The reason, as we have seen, is their failure to think deeply about governance and the power to govern. Contemporary transformations, for these commentators, are indicative of (and follow from) a generalized shift in the locus of command from the state to the people. Understood as such it would be misguided to view the consequences of such changes as anything other than, on the one hand, the accidental outcome of technological and market forces, or on the other, as the logic of these forces played out (transhistorically) over the longue durée. Yet as we have seen, such a view cannot survive even a cursory reading of the genealogy of governance. Al Gore is indeed right to point out, ‘Governments didn’t do this. People did’. But this says nothing about the decline of authority, for as we have seen, this authority, at least from the 18th century onward specifically targeted individuals to become the vectors of their own processes of transformation. The technology of self-constitution, that Foucault in Discipline and Punish described as ‘panopticism’, runs hand-in-hand with the ascendance of liberal freedom. As Foucault would describe, ‘The Enlightenment which discovered the liberties, also invented the disciplines’ (Foucault, 1977, p. 222). In this light — of the development of mechanics of self-constitution, subjectification, the passing of the command structure into the minds of individuals (what I have referred to in the essay as ‘governance’) — the state cannot be defined merely as the institutions of government. Governance is in that sense a broader phenomenon; precisely the ‘efforts to organize life on the planet’ that so concerns the Commission for Global Governance.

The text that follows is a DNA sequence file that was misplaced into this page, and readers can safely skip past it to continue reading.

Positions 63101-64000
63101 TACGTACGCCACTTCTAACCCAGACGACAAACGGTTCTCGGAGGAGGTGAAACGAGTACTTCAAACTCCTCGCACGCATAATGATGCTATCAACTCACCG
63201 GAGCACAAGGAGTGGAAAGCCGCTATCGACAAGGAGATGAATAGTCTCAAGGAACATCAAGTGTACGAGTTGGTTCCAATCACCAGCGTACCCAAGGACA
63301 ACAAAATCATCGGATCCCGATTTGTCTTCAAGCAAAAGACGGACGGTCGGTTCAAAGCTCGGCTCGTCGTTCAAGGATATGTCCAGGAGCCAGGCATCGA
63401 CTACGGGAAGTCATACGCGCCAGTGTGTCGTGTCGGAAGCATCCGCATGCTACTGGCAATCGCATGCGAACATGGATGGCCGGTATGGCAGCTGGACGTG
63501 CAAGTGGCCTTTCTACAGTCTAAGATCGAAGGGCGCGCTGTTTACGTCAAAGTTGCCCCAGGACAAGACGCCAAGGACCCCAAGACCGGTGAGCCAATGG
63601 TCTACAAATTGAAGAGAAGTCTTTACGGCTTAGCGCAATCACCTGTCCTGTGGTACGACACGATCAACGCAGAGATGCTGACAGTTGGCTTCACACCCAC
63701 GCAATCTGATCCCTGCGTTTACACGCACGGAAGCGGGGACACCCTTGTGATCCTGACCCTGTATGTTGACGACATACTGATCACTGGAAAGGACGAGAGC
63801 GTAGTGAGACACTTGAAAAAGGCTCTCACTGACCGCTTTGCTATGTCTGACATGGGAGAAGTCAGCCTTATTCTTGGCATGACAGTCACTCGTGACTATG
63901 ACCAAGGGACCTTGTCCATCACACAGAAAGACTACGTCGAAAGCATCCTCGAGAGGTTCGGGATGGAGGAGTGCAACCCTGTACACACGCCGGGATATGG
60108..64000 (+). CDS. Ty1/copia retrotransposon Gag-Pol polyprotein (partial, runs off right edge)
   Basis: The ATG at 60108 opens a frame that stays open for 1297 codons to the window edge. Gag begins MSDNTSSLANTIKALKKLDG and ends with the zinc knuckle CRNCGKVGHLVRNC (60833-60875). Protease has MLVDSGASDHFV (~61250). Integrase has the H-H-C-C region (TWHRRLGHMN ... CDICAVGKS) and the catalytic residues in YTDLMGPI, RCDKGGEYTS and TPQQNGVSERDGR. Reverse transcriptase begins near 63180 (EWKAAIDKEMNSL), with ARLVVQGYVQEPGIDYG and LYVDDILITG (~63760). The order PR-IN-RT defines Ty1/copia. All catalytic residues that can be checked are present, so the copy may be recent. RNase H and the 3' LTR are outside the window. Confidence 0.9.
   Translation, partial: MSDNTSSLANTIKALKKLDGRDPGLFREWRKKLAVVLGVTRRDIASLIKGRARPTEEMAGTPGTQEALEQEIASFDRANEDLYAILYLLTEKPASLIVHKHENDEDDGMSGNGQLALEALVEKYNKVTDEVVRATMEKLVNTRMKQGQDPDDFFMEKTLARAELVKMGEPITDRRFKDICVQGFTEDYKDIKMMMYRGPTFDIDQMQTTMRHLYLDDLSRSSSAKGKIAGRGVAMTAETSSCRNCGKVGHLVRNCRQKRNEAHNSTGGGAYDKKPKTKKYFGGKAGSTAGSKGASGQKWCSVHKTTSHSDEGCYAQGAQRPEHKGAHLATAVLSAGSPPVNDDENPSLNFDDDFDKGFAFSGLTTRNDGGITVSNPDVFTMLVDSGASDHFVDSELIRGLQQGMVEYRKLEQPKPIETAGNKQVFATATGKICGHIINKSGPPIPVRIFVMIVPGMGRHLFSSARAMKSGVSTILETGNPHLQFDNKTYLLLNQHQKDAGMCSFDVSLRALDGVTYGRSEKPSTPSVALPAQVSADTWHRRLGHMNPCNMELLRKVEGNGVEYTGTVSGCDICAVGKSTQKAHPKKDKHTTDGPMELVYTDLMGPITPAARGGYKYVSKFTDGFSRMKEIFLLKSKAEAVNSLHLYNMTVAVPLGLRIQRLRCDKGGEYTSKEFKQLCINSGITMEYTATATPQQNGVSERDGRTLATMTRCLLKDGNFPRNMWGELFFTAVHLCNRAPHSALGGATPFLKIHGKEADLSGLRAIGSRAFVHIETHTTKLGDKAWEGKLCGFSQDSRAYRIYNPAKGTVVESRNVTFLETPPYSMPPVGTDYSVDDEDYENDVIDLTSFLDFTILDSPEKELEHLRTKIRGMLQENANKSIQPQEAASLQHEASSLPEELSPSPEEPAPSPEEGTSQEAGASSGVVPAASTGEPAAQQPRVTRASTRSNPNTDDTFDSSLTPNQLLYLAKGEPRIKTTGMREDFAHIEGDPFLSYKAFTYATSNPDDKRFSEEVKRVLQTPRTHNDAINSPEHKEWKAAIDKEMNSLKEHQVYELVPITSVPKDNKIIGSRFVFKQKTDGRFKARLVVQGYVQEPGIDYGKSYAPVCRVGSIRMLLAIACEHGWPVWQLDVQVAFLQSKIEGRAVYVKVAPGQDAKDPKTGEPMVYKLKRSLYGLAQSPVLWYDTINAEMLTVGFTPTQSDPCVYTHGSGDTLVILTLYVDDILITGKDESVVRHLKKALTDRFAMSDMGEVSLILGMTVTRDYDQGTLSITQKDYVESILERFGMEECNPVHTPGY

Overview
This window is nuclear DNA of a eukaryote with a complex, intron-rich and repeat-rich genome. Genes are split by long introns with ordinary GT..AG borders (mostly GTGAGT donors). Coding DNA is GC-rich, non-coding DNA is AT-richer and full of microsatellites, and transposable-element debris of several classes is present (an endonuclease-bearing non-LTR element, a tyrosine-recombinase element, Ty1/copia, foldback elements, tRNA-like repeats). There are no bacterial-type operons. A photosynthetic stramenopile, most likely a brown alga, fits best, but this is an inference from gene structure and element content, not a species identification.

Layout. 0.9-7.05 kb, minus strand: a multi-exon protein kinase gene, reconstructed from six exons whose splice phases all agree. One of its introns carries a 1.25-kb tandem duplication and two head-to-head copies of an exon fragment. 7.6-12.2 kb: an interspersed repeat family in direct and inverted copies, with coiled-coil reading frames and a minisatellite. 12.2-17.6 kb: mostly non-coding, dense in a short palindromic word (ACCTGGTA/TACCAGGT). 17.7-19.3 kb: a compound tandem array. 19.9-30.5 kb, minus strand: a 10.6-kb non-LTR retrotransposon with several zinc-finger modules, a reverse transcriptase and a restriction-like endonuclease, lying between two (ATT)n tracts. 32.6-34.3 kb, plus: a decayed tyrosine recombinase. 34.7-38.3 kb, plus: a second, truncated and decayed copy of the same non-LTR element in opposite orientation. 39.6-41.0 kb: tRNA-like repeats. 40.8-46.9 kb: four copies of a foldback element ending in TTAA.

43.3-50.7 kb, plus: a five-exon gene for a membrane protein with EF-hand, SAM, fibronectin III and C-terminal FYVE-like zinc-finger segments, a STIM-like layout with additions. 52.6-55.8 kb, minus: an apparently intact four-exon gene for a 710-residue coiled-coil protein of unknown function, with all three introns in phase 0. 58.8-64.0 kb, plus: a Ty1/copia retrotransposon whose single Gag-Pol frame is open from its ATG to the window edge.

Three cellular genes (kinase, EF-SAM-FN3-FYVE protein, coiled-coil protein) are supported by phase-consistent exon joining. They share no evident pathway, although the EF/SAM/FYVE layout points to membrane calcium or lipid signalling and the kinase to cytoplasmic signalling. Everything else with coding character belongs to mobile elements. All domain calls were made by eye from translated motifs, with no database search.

The question of ‘authority’ then, can only to be viewed in its historical setting and against its developmental transformations. That genealogy reveals that for 300 years at least the implicit objective of political reason has been to pass the responsibilities of government onto the shoulders of individuals. Formulated best in the words of von Justi, modern political reason was to be, ‘concerned chiefly with the conduct and sustenance of the subjects, and its great purpose is to put both in such equilibrium and correlation that the subjects of the republic will be useful, and in a position easily to support themselves.’ (Justi, quoted in Small, 1909, p. 328). The contemporary dissolution of the face of government (institutional fragmentation, dispersion of state authority, diminishing policy autonomy, and so on), says nothing of this longer history of diffusion that lies at the heart of the modern rational order imagined in the classical age. As Paul Virilio has described, the age of visibility (institutions, governments) gives way to the age of disappearance (networks, dispersions), but not as reduction in power. Just as the replacement of the scaffold by the prison was, ‘not to punish less, but to punish better .. to insert the power to punish more deeply into the social body’ (Foucault, 1977, p. 82), so the disappearance of the state has run parallel with the ascendance of new modalities of governance based on the positive constitution of individuals themselves (globalism, competitiveness, self-motivation, rapidity, agility, responsiveness, proactivity, etc.).